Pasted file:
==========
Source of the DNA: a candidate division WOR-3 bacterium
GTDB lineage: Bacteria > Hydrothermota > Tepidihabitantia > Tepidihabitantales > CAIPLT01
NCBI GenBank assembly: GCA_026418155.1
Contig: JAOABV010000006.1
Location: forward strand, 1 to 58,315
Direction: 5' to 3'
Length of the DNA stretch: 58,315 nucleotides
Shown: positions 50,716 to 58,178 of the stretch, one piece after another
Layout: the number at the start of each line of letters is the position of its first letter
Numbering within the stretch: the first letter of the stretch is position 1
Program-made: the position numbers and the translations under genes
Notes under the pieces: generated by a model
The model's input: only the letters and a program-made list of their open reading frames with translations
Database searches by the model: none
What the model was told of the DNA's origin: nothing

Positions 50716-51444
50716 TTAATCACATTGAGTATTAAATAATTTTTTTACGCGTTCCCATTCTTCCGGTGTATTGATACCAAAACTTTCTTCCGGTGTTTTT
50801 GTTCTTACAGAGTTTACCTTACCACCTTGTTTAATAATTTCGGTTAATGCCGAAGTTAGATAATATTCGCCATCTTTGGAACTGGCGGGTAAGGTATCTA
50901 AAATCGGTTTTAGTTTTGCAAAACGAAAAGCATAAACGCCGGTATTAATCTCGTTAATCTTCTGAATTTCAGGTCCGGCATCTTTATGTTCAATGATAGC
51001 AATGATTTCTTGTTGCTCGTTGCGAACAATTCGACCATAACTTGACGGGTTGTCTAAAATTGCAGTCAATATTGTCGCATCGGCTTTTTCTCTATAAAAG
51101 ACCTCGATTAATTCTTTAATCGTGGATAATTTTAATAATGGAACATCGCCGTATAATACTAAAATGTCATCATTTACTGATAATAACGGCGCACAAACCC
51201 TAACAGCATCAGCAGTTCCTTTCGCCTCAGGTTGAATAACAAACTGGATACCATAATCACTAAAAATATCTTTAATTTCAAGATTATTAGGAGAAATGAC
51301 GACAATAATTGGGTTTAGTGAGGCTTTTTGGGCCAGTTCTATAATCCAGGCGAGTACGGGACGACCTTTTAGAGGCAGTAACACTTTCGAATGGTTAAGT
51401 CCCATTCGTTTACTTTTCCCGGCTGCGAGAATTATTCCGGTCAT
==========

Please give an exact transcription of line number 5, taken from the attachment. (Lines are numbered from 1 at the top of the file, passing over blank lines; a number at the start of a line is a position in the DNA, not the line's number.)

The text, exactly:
Location: forward strand, 1 to 58,315